The need for effective multidisciplinary and interprofessional working transcends medical and surgical specialties, which share perspectives in terms of the holistic management of patients (Blane et al, 2018). The increasing body of qualitative research on this field of clinical practice reveals challenges to successful collaboration between primary and secondary care (Guthrie et al, 2017). Integrative approaches to care, compassion and the co-construction of knowledge (which reveals the challenges patients face in their daily lives) are at the heart of successful collaboration.
Long-standing evidence from the literature shows that nurses are the most trusted members of any healthcare team (Cronenwett et al, 2007). Trust also lies at the heart of a successful MDT, which drives interdisciplinary practice and interprofessional relationships. When supporting patients living with altered bodies during the transition between secondary and primary care, effective leadership requires the ability to articulate the core values of patient co-construction of their lived experiences and to share information via effective communication. Nurses, both specialist and generalist, are well placed to shape and deliver such leadership.
As the number of bariatric surgical procedures increases, the need for clarity about the role of nurses across the care continuum becomes increasingly important. Trying to define nursing care for bariatric surgery patients would have implications for the education and training of nursing staff, and for the secondary and primary care infrastructures where they work.
Nursing already has a clear focus on compassionate care and the need to integrate patient and carer perspectives into values-based learning for professionals in the discipline; this provides an additional opportunity for specialist care in bariatric surgery for patients and their families and carers. We need to examine how nursing curricula might best be developed to accommodate this new field of specialist practice, both in pre- and post-registration training.
The role of the specialist nurse in the bariatric MDT needs consensus and operational clarification, perhaps using elements of the US certification programme as models but adapting them to the context of the NHS. Formal communication pathways need to be established between specialist and practice nurses, so patients can transition from hospital to community settings seamlessly and best practice can be shared.
Bariatric surgery can have a negative impact on patients’ psychosocial wellbeing, as well as on their physical health status and function (Brown, 2015). To shed light on the complex, and often unmet, support needs of bariatric surgery patients (Graham et al, 2017), we need to involve patients in the co-construction of know-ledge about their lived experience. We need to give them the opportunity to influence the development of care pathways and formal educational programmes (Phoenix et al, 2018; Rowland and Kumagai, 2018; Kaplan et al, 2017). In our view, this would add much to the current system of annual monitoring of nutritional status, where there are no key mechanisms for understanding and supporting the holistic patient experience.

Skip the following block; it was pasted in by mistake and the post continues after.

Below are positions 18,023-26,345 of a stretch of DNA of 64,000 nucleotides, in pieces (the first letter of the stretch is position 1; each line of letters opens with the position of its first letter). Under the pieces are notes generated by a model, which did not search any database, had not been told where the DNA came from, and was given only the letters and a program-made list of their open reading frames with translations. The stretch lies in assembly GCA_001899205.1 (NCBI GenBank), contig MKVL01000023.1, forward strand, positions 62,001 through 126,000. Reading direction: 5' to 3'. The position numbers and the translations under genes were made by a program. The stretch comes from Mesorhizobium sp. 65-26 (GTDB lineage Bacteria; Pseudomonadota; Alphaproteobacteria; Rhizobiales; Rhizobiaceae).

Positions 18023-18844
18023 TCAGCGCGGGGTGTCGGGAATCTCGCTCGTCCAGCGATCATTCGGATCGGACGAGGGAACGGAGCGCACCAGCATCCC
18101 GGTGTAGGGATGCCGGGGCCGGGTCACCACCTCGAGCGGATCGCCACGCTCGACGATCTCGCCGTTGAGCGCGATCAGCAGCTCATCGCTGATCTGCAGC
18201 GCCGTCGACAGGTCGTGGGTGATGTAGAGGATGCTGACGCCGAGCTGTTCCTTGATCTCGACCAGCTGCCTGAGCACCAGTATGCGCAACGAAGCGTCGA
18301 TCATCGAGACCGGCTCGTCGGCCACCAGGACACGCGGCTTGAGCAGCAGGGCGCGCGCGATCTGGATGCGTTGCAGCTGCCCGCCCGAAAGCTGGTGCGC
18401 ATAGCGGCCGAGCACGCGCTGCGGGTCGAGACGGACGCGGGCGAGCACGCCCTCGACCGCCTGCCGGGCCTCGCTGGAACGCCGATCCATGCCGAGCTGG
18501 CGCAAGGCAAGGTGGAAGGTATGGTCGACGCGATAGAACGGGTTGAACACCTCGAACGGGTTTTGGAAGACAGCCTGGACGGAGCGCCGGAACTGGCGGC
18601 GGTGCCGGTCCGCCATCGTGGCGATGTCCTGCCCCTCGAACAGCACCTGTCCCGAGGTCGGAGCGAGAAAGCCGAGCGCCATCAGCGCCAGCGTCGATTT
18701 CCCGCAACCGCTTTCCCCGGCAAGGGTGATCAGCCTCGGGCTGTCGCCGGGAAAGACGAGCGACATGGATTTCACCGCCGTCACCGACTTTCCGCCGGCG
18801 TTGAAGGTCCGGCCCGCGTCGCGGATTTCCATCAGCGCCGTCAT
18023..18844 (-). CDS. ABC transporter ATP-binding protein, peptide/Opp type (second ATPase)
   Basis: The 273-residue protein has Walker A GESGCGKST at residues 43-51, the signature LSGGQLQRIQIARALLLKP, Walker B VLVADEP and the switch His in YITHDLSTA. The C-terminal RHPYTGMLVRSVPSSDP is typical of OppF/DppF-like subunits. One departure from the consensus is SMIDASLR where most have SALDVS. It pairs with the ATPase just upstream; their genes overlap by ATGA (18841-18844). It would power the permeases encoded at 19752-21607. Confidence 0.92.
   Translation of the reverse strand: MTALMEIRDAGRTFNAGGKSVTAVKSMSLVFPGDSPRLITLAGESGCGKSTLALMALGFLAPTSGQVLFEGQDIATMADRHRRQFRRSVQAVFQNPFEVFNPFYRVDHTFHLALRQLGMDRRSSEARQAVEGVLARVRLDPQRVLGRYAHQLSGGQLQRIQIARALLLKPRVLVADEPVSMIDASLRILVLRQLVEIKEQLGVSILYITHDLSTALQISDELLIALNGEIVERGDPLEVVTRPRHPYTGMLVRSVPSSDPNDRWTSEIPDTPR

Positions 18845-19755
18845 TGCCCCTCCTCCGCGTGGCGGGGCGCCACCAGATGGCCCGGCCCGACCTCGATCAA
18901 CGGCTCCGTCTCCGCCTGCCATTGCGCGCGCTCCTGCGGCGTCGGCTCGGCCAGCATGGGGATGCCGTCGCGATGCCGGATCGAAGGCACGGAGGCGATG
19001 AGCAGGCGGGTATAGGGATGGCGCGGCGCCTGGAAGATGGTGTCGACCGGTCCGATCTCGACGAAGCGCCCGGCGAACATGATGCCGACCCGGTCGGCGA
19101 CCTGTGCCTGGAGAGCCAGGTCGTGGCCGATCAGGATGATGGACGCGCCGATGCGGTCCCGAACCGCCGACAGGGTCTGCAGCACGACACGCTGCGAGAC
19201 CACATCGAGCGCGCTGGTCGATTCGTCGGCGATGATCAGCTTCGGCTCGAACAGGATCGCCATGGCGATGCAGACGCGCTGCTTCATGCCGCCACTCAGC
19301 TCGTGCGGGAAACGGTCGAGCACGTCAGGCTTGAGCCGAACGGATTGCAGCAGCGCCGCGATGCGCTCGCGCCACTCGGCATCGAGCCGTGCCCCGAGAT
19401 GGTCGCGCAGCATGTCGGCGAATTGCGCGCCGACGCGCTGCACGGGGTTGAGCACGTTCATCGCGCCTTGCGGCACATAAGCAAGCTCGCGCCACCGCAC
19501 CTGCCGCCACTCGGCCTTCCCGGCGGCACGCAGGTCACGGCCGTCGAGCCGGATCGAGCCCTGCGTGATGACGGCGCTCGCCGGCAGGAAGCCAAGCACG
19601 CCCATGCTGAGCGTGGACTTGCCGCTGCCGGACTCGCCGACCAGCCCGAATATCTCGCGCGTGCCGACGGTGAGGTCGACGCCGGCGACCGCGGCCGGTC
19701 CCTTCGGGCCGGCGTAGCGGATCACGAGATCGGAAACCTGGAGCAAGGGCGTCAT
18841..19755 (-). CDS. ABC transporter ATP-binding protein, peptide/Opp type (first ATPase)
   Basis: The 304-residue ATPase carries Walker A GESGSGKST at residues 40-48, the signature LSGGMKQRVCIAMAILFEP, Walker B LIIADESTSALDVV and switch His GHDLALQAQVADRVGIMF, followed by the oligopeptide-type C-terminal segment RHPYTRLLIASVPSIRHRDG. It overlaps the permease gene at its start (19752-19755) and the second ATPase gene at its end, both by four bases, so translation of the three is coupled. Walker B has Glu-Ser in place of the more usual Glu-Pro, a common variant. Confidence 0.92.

- Bariatric surgery for obesity and obesity-related metabolic disorders is increasingly common
- The role and training of nurses in supporting bariatric patients need to be better defined
- A biopsychosocial approach is needed in the long-term care of bariatric patients
- We need to involve bariatric patients in the co-construction of knowledge about their experience and needs
American Society for Metabolic and Bariatric Surgery (2017) Certified Bariatric Nurse (CBN) Candidate Handbook. Gainesville, FL: ASMBS.
Blane DN et al (2018) ‘Learning together’: sharing international experience on new models of primary care. Scandinavian Journal of Primary Health Care; 36: 1, 3-4.
Brown P (2015) Alfred Schutz: the co-construction of meaning within professional-patient interaction. In: Collyer F (ed) The Palgrave Handbook of Social Theory in Health, Illness and Medicine. London: Palgrave Macmillan.
Cronenwett L et al (2007) Quality and safety education for nurses. Nursing Outlook; 55: 3, 122-131.
Graham Y et al (2017) Patient experiences of adjusting to life in the first 2 years after bariatric surgery: a qualitative study. Clinical Obesity; 7: 5, 323-335.
Guthrie B et al (2017) Developing middle-ground research to support primary care transformation. British Journal of General Practice; 67: 664, 498-499.
Kaplan SJ et al (2017) De-constructing the co-construction: researcher stance, the nature of data and community building in an online participatory platform to create a knowledge repository. Proceedings of the Association for Information Science and Technology; 54: 1, 203-212.
National Institute for Health and Care Excellence (2014) Obesity: Identification, Assessment and Management.
Phoenix M et al (2018) Using qualitative research perspectives to inform patient engagement in research. Research Involvement and Engagement; 4: 20.
Rowland P, Kumagai AK (2018) Dilemmas of representation: patient engagement in health professions education. Academic Medicine; 93: 6, 869-873.
Sogg S, Gorman MJ (2008) Interpersonal changes and challenges after weight-loss surgery. Primary Psychiatry; 15: 8, 61-66.
Welbourn R et al (2014) The United Kingdom National Bariatric Surgery Registry: Second Registry Report.